Vampires: fact versus fiction
6 misconceptions about history’s favourite bloodsuckers.
By LEWIS KELLY
After Twilight, Buffy the Vampire Slayer, True Blood and Vampire Diaries, you might think you know all there is to know about vampires.
You would be wrong.
Sandra Garvie-Lok, an associate professor of anthropology at UAlberta, is an aficionado of the real thing. Her interest began during a dig on the Greek island of Lesbos. Garvie-Lok, an expert in reconstructing the diets and diseases of the dead from bones, was part of a team excavating a cemetery from the Ottoman era. One day, the dig director pulled her aside and asked: can you take a look at our vampire?
Once she got over the shock, Garvie-Lok agreed. She was taken to a ruined section of old Roman wall in which someone had buried a body after driving iron spikes into the corpse. Examining the site and searching the archeological archives for clues sparked her interest in historical vampirism. She eventually did a survey of historical vampire folklore and continues to follows developments in the field.
Here’s the story on “real” vampires and how they differ from pop culture's version.
1: Vampires were not immortal
Bram Stoker’s Dracula is hundreds of years old. As a vampire, he retains the memories and manners he accumulated in life. Not so for the historical vampire, who was more puppet than puppet-master.
“The vampire from ancient folklore was a corpse that had been animated by a demon,” says Garvie-Lok. “It’s not the actual person that survived death. It’s a demonic force that is moving their body around.”
2: Vampires were not supervillains
Vampires in pop culture have superhuman abilities and sometimes plot to wipe out or enslave humanity. The vampires who haunted the collective imaginations of villages from Turkey to Poland generally aimed a little lower.
“The folkloric vampire could attack you and drink your blood, sure, but more often vampires were really big nuisances,” says Garvie-Lok. “They might torment livestock and make their milk run dry, or make people in the village sick.”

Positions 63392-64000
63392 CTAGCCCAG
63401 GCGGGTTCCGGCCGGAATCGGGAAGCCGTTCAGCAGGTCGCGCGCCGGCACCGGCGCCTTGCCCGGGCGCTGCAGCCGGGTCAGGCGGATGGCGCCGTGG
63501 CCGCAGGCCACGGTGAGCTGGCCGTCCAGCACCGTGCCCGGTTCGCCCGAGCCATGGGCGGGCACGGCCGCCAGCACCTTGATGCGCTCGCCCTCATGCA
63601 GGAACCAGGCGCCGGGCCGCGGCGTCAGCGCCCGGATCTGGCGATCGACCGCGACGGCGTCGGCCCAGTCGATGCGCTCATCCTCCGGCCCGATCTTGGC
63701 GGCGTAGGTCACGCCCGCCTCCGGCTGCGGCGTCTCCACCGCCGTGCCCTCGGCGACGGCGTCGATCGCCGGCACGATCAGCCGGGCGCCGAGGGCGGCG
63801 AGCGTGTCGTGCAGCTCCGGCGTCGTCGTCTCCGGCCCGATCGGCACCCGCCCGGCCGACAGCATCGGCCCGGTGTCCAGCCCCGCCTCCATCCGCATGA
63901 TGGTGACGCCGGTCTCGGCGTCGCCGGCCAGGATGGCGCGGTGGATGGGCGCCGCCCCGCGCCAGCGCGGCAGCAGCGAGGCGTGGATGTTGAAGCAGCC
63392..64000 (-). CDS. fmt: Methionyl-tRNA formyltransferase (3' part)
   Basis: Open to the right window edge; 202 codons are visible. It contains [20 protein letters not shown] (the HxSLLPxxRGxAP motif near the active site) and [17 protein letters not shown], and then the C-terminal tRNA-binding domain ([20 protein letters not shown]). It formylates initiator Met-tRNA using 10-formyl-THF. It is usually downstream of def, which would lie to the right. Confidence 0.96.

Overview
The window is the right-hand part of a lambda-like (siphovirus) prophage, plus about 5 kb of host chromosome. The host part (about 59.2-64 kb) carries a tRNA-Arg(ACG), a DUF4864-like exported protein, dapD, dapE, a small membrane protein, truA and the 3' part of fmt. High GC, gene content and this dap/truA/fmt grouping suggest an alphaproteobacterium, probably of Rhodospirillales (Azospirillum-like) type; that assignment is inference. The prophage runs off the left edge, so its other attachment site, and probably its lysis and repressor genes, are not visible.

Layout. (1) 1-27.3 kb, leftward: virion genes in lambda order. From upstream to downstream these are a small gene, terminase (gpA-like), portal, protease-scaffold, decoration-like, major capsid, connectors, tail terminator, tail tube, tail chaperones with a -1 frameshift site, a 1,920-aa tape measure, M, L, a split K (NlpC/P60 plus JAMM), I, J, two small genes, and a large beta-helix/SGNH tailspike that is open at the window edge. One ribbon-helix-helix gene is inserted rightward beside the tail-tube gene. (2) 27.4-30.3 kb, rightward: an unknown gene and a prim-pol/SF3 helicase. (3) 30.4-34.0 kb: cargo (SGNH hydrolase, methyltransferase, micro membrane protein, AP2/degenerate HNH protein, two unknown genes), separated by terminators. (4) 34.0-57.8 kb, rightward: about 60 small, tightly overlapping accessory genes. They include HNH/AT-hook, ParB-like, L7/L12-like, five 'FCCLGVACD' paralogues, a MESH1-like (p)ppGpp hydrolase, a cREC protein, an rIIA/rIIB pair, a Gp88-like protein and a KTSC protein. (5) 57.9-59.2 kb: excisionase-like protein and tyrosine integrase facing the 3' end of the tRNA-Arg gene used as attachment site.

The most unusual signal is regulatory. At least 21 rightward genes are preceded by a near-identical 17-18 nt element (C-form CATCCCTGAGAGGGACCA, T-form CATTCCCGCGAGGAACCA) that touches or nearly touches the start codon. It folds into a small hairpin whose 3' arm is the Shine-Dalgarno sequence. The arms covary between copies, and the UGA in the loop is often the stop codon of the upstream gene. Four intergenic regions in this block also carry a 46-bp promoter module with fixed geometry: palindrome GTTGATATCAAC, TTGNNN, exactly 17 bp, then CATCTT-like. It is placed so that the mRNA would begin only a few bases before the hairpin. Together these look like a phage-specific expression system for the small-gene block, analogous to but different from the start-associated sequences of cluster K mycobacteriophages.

“Really, they were a way of explaining a village’s bad luck. The world is a scary and random place. Vampires gave people something to blame.”
3: Anyone could become a vampire
The vampires we know and love often were villains before they stalked the night. Lots of vampire fiction cites the Old Testament’s Cain as the first vampire, cursed by God to forever walk the Earth as an amateur phlebotomist as punishment for killing Abel.
This is halfway in line with historic vampires, says Garvie-Lok. Immoral behaviour in life could make someone a vampire after death in the minds of medieval villagers. So could someone goofing up the lines in a funeral ritual or a cat jumping over the corpse. But there was another route: plain old misfortune.
“Often the person who would become a vampire hadn’t done anything. People might suspect that there was a vampire in their area if the town just had a run of bad luck.”
4: Vampires were not sexy
Pop culture vampires, whether plotting to steal our blood or our hearts, tend to be a comely bunch. But in reality, when suspected vampires were exhumed, the results were not pretty.
“No one used embalming in this period” says Garvie-Lok, “so the fauna of the gut would have started digesting the body.” This produced gas, making bodies swell like balloons and discoloring the skin. Of course, this happened to everyone buried without embalming. But since only suspected vampires were dug up a few weeks after interment, no one realized that such swelling was not a sign of demonic possession.
“This is a really clear case of people’s expectations being confirmed,” says Garvie-Lok. “You find a decaying corpse, but what you see is a vampire.”
5: Vampires could not stomach a good stake
Many of the historic methods of dispatching a dug-up vampire line up with what we see in pop culture: decapitation, dismemberment or staking. But the vampires of folklore were not always staked in the heart.
The most common location for a stake or a spike in the body of a vampire suspect was the stomach. Another popular choice was to drive a spike through the ankles. The vampire Garvie-Lok examined in Greece was spiked in three places: the stomach, between the ankles and through the neck.
6: Vampires predate Christianity
The vampires we know and love are famously allergic to Christianity, able to be warded off or killed with a cross or perhaps some holy water. But while a village in Eastern Europe might turn to a priest for help with a vampire problem, belief in vampires likely predates Christ, according to Garvie-Lok.
“There are scattered references to something that sounds a lot like a vampire way back in pre-Christian Greece,” she says. “It’s a very, very old belief.”